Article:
Adolf Lasson (March 12, 1832, Alt-Strelitz, today Neustrelitz, Mecklenburg-Strelitz – December 20, 1917, Berlin) was a German Jewish philosophical writer, strident Prussianist, and the father of Georg Lasson.
He was educated at the Gymnasium Carolinum, Neu-Strelitz, and the University of Berlin (1848–52; philosophy with Friedrich Eduard Beneke, classical philology with A. Boeckh, Lachmann and Trendelenburg, theology and law). In 1858 he became teacher at the Friedrichsgymnasium, and from 1859 to 1897 he occupied the same position at the Louisenstädtisches Real-Gymnasium. In 1861 he took the Ph.D. degree at Leipzig University, and in 1877 became privatdozent in philosophy at Berlin University. Since 1874 he lectured on the history of German literature at the Viktoria Lyceum. He embraced Christianity in 1853, and as of 1906 held the position of honorary professor at the University of Berlin. By the time he converted to Christianity he changed his family name from the original Lazarussohn to Lasson.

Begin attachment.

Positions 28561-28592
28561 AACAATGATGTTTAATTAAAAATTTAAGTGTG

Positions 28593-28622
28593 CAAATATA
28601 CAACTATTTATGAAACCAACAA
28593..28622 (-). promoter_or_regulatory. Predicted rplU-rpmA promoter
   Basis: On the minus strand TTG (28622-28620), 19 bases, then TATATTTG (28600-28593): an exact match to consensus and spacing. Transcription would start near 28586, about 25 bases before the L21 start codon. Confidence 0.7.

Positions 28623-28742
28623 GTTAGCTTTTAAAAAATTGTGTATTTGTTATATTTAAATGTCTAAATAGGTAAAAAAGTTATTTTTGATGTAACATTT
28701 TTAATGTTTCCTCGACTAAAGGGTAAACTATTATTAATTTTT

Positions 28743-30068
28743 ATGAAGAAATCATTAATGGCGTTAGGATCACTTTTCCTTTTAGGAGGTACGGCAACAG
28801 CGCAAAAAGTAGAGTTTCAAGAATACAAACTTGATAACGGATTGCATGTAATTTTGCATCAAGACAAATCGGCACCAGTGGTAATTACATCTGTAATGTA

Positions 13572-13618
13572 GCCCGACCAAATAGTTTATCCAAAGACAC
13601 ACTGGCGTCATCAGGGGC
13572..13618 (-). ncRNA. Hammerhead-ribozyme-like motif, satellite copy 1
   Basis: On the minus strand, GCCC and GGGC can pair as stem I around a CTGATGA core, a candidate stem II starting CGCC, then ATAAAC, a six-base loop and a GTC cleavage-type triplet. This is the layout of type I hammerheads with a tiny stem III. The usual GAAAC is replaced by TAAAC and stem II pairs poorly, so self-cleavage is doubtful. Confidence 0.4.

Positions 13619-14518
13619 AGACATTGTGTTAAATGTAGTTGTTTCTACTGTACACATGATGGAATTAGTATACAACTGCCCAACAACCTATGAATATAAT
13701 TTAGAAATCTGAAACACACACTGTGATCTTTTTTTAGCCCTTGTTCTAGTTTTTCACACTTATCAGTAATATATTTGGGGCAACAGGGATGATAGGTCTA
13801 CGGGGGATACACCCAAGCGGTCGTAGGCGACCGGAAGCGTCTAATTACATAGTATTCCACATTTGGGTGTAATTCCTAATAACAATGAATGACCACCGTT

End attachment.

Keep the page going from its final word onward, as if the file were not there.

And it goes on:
Adolf Lasson was influenced by German Idealism and by the writings of the Hegelian theologian David Friedrich Strauss. He saw the liberty of mind as the first and most certain fact and as a moral duty. The ideas of Meister Eckart were for him principles for both Christianity and German Idealism.
- "Johann Gottlieb Fichte im Verhältnis zu Kirche und Staat", 1863;
- "Meister Eckhart" and "Das Kulturideal und der Krieg", 1868;
- "Prinzip und Zukunft des Völkerrechts", 1871;
- "System der Rechtsphilosophie", 1881;
- "Die Entwickelung des religiösen Bewusstseins der Menschheit nach E. v. Hartmann", 1883;
- "Zeitliches und Zeitloses", 8 lectures, 1890;
- "Das unendlich Kleine im wirthschaftlichen Leben", 1891
- "Lotterie und Volkswirtschaft", 1894;
- "Das Gedächtnis", 1894;
- "Handelsinteressen und Grundbesitzinteressen", 1896;
- "Der Leib", 1898
- Lasson, Adolf, Neue Deutsche Biographie, Berlin, 1982, 13 : 678.
- This article incorporates text from a publication now in the public domain: Isidore Singer (1901–1906). "Adolf Lasson". In Singer, Isidore; et al. Jewish Encyclopedia. New York: Funk & Wagnalls Company.
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